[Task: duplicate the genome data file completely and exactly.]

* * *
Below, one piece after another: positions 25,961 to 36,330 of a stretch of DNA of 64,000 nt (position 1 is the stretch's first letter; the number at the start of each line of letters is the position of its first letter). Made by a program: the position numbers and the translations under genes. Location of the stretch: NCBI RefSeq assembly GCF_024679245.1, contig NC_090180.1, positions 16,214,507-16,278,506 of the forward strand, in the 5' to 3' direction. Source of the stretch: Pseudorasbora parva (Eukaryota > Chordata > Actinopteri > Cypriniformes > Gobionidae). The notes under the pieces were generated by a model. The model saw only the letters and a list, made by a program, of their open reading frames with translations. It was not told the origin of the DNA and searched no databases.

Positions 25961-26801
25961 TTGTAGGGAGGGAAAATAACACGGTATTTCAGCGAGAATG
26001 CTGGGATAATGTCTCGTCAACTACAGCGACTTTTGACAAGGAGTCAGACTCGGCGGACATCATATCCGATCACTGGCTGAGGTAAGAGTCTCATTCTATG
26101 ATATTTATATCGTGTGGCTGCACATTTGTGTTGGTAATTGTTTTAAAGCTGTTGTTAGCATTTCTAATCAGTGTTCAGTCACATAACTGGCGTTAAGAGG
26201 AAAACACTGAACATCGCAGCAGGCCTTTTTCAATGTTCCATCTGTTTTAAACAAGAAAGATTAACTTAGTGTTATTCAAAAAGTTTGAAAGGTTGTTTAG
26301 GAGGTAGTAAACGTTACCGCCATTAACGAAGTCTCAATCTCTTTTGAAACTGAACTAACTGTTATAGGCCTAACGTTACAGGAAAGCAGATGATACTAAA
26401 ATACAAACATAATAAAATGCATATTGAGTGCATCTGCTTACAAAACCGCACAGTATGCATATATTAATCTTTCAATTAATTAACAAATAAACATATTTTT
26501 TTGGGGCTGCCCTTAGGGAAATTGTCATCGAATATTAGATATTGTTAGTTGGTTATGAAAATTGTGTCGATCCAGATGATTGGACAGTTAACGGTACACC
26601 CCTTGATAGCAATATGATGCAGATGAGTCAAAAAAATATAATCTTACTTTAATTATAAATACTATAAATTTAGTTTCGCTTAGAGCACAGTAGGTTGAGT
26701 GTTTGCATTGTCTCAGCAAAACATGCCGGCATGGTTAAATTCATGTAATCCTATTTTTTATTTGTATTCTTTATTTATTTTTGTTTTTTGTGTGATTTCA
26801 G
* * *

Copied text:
Below, one piece after another: positions 25,961 to 36,330 of a stretch of DNA of 64,000 nt (position 1 is the stretch's first letter; the number at the start of each line of letters is the position of its first letter). Made by a program: the position numbers and the translations under genes. Location of the stretch: NCBI RefSeq assembly GCF_024679245.1, contig NC_090180.1, positions 16,214,507-16,278,506 of the forward strand, in the 5' to 3' direction. Source of the stretch: Pseudorasbora parva (Eukaryota > Chordata > Actinopteri > Cypriniformes > Gobionidae). The notes under the pieces were generated by a model. The model saw only the letters and a list, made by a program, of their open reading frames with translations. It was not told the origin of the DNA and searched no databases.

Positions 25961-26801
25961 TTGTAGGGAGGGAAAATAACACGGTATTTCAGCGAGAATG
26001 CTGGGATAATGTCTCGTCAACTACAGCGACTTTTGACAAGGAGTCAGACTCGGCGGACATCATATCCGATCACTGGCTGAGGTAAGAGTCTCATTCTATG
26101 ATATTTATATCGTGTGGCTGCACATTTGTGTTGGTAATTGTTTTAAAGCTGTTGTTAGCATTTCTAATCAGTGTTCAGTCACATAACTGGCGTTAAGAGG
26201 AAAACACTGAACATCGCAGCAGGCCTTTTTCAATGTTCCATCTGTTTTAAACAAGAAAGATTAACTTAGTGTTATTCAAAAAGTTTGAAAGGTTGTTTAG
26301 GAGGTAGTAAACGTTACCGCCATTAACGAAGTCTCAATCTCTTTTGAAACTGAACTAACTGTTATAGGCCTAACGTTACAGGAAAGCAGATGATACTAAA
26401 ATACAAACATAATAAAATGCATATTGAGTGCATCTGCTTACAAAACCGCACAGTATGCATATATTAATCTTTCAATTAATTAACAAATAAACATATTTTT
26501 TTGGGGCTGCCCTTAGGGAAATTGTCATCGAATATTAGATATTGTTAGTTGGTTATGAAAATTGTGTCGATCCAGATGATTGGACAGTTAACGGTACACC
26601 CCTTGATAGCAATATGATGCAGATGAGTCAAAAAAATATAATCTTACTTTAATTATAAATACTATAAATTTAGTTTCGCTTAGAGCACAGTAGGTTGAGT
26701 GTTTGCATTGTCTCAGCAAAACATGCCGGCATGGTTAAATTCATGTAATCCTATTTTTTATTTGTATTCTTTATTTATTTTTGTTTTTTGTGTGATTTCA
26801 G